Republican Sen. Scott Brown had difficulty finding the words to express his admiration for the philanthropist. With boyish enthusiasm, Brown described the great honor of getting to have dinner with Koch and his family the night before, of learning of Koch’s long-held scoring record as an MIT basketball player, and of the beautiful building Koch helped build.
(In a conversation before the ceremony, Brown also thanked Koch for the generous contributions the billionaire had made to his campaign to fill Sen. Edward Kennedy’s seat last year.)
Cambridge mayor David P. Maher, a liberal Democrat who helped make the city smoke-free and fought chemical industry pollution, offered perhaps the most effusive praise of the evening. “Your generosity transcends our typical understanding of benevolence,” he said to Koch. “Please accept my gratitude for all that you are doing.”
“We are tremendously proud to be on your team,” MIT president Susan Hockfield told Koch.
“David,” Dr. Sharp effused, “you have made all this possible by your generosity and commitment to cancer.”
“I want to give my voice of deep gratitude to David Koch for his vision, counsel, and guidance,” Dr. Langer said, underscoring that Koch’s role was much more than being a distant money-man. “The means for supporting truly innovative research are becoming more and more scarce.”
When Koch himself came to the stage, he discussed how his concern with cancer is personal — in 1992 he was diagnosed with prostate cancer. He has been treated with radiation, surgery, hormones, and experimental drugs, and far outlived expectations. His gift to MIT is part of $215 million in donations to cancer research and treatment centers around the nation. Koch asked those with deep pockets to likewise give generously to the Koch Institute, as federal cancer research budgets are being slashed by Congress.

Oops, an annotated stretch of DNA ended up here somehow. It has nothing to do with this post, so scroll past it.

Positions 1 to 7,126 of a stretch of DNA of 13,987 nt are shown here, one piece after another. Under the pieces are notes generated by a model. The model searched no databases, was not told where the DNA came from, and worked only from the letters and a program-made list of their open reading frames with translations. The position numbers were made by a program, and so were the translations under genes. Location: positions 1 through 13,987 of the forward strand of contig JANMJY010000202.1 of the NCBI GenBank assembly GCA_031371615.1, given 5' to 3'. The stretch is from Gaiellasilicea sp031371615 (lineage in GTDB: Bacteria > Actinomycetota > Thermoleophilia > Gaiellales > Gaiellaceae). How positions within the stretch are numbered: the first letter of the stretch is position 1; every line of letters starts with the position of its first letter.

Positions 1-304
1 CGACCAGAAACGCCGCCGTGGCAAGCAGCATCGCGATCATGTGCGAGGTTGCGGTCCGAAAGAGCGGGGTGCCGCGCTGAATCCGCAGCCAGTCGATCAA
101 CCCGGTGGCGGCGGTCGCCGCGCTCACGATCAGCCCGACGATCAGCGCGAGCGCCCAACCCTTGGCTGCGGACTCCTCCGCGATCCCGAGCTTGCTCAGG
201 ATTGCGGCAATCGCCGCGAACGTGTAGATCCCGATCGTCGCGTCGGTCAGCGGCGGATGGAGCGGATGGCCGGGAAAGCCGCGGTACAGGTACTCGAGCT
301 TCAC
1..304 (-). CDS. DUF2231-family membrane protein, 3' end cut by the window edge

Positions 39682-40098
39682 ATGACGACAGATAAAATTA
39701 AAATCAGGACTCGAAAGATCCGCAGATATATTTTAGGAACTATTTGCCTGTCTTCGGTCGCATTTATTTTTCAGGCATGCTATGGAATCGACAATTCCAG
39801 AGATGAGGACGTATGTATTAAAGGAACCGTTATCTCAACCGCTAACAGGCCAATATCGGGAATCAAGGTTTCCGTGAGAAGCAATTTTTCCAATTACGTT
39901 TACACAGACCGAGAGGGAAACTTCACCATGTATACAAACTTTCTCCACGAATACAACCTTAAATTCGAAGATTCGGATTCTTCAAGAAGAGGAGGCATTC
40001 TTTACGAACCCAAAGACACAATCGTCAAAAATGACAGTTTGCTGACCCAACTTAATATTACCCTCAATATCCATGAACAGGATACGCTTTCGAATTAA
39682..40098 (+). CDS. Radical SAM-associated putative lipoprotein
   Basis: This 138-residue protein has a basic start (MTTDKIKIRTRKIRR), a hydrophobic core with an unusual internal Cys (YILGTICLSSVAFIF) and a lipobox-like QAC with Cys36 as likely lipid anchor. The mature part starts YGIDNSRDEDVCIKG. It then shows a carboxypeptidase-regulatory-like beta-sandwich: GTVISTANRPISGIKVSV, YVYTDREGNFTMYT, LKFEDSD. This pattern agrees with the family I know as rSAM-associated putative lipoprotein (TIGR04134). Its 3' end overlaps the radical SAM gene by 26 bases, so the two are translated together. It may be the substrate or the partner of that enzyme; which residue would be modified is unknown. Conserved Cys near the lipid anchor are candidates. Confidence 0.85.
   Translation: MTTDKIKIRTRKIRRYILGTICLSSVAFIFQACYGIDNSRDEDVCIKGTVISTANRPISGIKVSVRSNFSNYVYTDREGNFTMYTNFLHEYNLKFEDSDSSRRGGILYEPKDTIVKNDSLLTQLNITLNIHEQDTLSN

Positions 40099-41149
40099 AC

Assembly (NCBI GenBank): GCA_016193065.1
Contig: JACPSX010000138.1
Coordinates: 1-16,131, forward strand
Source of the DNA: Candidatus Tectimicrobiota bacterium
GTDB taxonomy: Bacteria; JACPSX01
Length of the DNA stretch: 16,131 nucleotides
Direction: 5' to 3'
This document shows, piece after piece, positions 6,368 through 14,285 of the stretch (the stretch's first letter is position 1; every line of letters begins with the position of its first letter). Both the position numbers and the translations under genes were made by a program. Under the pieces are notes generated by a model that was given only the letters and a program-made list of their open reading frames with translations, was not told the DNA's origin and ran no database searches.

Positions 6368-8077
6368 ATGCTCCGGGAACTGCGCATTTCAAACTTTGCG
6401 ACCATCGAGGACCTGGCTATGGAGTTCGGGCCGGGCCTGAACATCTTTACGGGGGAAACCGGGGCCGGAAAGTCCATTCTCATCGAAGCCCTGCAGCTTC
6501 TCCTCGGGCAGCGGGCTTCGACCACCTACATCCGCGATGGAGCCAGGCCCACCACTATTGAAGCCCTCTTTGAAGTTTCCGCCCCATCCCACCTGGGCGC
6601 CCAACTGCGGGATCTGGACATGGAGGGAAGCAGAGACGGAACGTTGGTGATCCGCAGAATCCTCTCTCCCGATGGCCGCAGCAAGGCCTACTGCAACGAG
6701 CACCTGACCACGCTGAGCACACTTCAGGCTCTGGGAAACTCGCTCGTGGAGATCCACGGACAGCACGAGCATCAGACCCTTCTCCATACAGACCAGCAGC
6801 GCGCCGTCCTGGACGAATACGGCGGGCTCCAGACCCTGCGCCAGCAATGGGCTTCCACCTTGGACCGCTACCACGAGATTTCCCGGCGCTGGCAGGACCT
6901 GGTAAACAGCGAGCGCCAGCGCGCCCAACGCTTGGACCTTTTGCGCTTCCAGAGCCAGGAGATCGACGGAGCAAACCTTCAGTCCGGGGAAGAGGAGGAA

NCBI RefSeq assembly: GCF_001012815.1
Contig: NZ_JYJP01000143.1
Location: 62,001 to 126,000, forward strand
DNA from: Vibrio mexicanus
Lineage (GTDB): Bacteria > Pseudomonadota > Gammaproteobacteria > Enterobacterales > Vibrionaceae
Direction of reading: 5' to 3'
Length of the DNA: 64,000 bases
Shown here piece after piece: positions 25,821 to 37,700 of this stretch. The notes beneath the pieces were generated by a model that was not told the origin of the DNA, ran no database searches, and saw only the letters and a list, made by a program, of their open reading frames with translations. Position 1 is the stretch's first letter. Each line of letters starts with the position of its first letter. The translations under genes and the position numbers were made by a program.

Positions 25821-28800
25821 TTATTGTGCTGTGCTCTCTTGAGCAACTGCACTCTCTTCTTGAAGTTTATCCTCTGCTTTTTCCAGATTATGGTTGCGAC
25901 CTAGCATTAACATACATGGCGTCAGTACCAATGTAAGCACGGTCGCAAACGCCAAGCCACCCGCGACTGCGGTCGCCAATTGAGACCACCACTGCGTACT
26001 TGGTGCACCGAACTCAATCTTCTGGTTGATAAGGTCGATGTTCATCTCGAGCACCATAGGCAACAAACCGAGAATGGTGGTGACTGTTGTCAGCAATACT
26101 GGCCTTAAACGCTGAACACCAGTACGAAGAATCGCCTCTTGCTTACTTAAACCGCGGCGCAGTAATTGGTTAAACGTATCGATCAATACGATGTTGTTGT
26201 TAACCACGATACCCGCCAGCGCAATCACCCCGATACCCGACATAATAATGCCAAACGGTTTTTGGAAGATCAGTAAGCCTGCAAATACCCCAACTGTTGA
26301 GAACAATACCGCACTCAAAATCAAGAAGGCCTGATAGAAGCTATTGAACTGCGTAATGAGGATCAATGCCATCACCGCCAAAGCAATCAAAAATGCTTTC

Koch’s dual role as a cancer philanthropist and petrochemical industrialist has raised questions before. After a 2010 New Yorker profile noted that Koch Industries is fighting against government regulation of formaldehyde, Koch stepped down from the National Cancer Institute’s advisory board, to which he had been appointed by President George W. Bush in 2004.
However, the leadership of the Koch Institute dismissed questions of any conflict of interest in conversations with me at Koch’s party.
When asked, Hockfield brusquely told me that there was no conflict of interest, saying, “David Koch is very generous.” Hockfield said that Koch’s involvement was solely limited to being the funder of the new building. This claim was at odds with the public ceremony, in which Koch was personally thanked not just for his money but for his guidance and leadership.
Without prompting, she recognized that Koch had a “different view on climate science than most people.” In particular, he has spent millions to prevent the regulation of the carbon pollution inherent to his financial success, influencing the Republican Party to adopt wholesale rejection of climate science.
Tyler Jacks was more thoughtful, although he admitted he had not considered the question of Koch’s conflict of interest before. “David and I share a commitment to fighting cancer,” he said. He could not conceive that Koch would try to shut down research that implicated chemicals produced by Koch Industries. There is still valuable research that can be done in the realm of cancer-causing agents, Jacks recognized. Jacks himself has done important work explaining the genetic pathways by which the peanut mold aflotoxin can cause cancer. He had no explanation why carcinogens were not mentioned, nor why they do not appear to be a part of the Koch Institute’s research.
Jacks admitted that the Massachusetts Institute of Technology probably would not have accepted money to support cancer research from the tobacco industry.
Working researchers and lab technicians who were at a remove from the financing of the center were aware of and disappointed by the Kochs’ role in denying climate science, but were, like most in the scientific realm, personally divorced from the policy implications of their work.
David Koch’s personal bodyguards prevented me from approaching David Koch at the reception for any questions, after I had talked to other attendees, including his brother Charles Koch, identifying myself as a reporter for ThinkProgress as well as an MIT alumnus like the Kochs. (I received a M.S. degree in geosciences in 2004; the Kochs earned B.S. and M.S. degrees in chemical engineering several decades earlier.)